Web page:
Modern translation of Paradise Lost

January 8, 2024
Of Paradise Lost (2nd ed


I have written this study guide for students taking GCE Advanced level (AS and A2) courses in English literature, and other comparable literature courses. It is suitable for undergraduates and the general reader who is interested in the study of poetry. It can be used as a way in to the study of the first two books of Paradise Lost generally.

Books 1 and 2 - structure

Book 1 breaks down naturally into six sections:

  • Invocation and introduction of poem's theme
  • An account of Satan's revolt and expulsion from Heaven
  • Dialogue between Satan and Beelzebub
  • The other devils' rallying around Satan - the demonic host listed
  • Satan's speech to the legions (about the creation of man)
  • The building of Pandemonium (inspired by Mammon)

Book 2 breaks down into three principal sections, the first of which can be considered in seven sub-sections:

  • The debate in Pandemonium:
    • Introduction, account of Satan's presiding over the debate
    • Moloch's speech
    • Belial's speech
    • Mammon's speech
    • Reaction to above
    • Beelzebub's speeches
    • Satan's volunteering to undertake expedition to Earth, and the other devils' reaction
  • An account of fallen angels' pastimes, in Satan's absence
  • Satan's journey out of Hell - meetings with Sin, Death and Chaos

Book 1

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Invocation and introduction of theme (1-26)

It is characteristic of a classical epic that the poet invokes the aid of his patron muse. Milton marries his Christian theme and neo-classical method by invoking, as his muse, the Holy Spirit, third Person of the Trinity. This section is a prayer, in which Milton states his subject, and asks for divine assistance in giving voice to it. Milton states that his purpose is to:

“Assert eternal providence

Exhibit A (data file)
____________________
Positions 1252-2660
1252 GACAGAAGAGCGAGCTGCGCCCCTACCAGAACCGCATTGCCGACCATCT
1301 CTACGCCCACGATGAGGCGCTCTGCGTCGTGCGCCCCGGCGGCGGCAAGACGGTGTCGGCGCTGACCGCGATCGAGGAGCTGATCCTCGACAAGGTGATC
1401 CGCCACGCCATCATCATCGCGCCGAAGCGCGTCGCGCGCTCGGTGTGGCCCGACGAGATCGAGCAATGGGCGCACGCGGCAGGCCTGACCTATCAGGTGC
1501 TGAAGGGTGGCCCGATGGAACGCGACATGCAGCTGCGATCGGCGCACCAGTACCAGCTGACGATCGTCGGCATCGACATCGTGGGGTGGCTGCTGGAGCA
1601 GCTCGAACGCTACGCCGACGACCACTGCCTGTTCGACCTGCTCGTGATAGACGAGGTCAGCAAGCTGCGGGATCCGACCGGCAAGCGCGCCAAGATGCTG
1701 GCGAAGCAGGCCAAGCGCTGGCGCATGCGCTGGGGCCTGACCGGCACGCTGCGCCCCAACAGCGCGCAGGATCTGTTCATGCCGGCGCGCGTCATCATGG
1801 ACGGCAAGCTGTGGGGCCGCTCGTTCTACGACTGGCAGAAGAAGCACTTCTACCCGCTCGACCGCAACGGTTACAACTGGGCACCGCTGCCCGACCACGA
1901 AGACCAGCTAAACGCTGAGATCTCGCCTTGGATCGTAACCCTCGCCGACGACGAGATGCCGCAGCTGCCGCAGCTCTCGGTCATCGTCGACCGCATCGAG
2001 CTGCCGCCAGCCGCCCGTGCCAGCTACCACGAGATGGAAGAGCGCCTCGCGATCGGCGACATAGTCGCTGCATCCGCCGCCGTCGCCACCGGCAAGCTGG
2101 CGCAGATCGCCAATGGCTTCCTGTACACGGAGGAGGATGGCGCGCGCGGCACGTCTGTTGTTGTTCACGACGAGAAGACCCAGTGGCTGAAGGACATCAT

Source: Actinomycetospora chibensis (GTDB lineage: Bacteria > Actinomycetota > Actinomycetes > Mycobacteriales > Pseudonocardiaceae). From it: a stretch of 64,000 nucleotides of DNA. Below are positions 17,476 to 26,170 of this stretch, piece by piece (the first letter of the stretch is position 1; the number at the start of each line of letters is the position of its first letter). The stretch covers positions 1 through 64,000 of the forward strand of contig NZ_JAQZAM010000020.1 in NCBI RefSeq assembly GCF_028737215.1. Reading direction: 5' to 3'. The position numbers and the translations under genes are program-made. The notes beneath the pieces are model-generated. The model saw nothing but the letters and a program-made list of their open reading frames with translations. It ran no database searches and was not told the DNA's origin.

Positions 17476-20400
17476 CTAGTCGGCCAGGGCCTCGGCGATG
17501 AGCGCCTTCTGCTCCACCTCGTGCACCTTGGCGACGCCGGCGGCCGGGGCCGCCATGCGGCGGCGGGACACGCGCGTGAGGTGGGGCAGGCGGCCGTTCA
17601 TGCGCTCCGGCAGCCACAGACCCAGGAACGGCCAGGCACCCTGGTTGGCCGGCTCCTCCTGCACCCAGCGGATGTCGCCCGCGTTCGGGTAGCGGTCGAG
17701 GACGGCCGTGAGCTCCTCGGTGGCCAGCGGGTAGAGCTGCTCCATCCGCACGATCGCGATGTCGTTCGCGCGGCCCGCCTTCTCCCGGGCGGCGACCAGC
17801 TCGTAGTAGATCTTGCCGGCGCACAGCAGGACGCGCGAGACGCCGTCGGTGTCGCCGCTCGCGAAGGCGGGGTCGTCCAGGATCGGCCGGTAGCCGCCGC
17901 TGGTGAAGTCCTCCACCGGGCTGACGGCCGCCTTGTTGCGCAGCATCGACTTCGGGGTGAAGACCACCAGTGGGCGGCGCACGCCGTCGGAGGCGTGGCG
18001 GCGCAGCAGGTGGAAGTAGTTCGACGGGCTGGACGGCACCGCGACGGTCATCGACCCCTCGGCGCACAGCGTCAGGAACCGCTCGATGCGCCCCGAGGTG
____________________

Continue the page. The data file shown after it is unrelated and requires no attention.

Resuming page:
And justify the ways of God to men.”

Note that this section contains only two sentences. The main verb, in the first, is the thirty-ninth word in the sentence. The various indirect objects of the verb “sing” reflect the magnitude of the poem's subject and its author's task: “disobedience...Death…woe...loss of greater Man.”

Satan's revolt (27-83)

Note how easily Milton moves from prayer into an account of Satan's fall, by asking who or what caused man to fall. According to Milton, Satan's motive was to be above his peers. The expulsion of Satan from Heaven is depicted more fully in Book 6 (his revolt, partly, in Book 5) of .

Satan is cast out of Heaven, together with his “horrid crew”. Nine days they lie on a lake of fire, then regain consciousness to find themselves in Hell.

Satan's speech to Beelzebub (84-127)

Satan acknowledges how utterly his confederate, Beelzebub, has been changed, for the worse, by the devils' defeat, but stresses fact that they are still united in their fall. He recognises God's superior strength, but points out that he now knows the extent of God's power, previously unknown because untried. Despite the change they have outwardly undergone, Satan stresses the unchanged nature of his attitude to God's Son, “the potent Victor”. “All is not lost” because Satan will never submit freely to God's authority. Satan suggests that God's rule was endangered by his revolt, that he will never sink to the indignity of asking forgiveness, and outlines his intention of conducting further warfare against God. Satan's speech smacks of wishful thinking; he speaks boastfully, but at the same time tortured by pain and profound despair.

Beelzebub's reply and Satan's second speech (128-191)

Beelzebub acknowledges Satan's trial of God's might, bewails loss of Heaven, and the punishment the fallen angels are suffering, though this will not be alleviated by death. He suggests that God has deliberately left devils their strength, to be His slaves, carrying out “his errands in the gloomy deep” of Hell.

Satan replies that the devils' task must be never to do anything good, but always to strive to pervert to evil ends whatever God does, turning to evil His good actions. Satan suggests leaving the lake of fire in which they lie, and reassembling their forces.

Note Satan's resolution and his taking the initiative. As the poem continues we also note Beelzebub's support of Satan, his ready agreement with all he says - Beelzebub is very shrewd: he makes sure he defers to his superior. Milton gives some account here of the topography of Hell.

Satan's and Beelzebub's quitting the lake of fire (192-282)

Satan and Beelzebub leave the lake of fire and fly to land. Milton...

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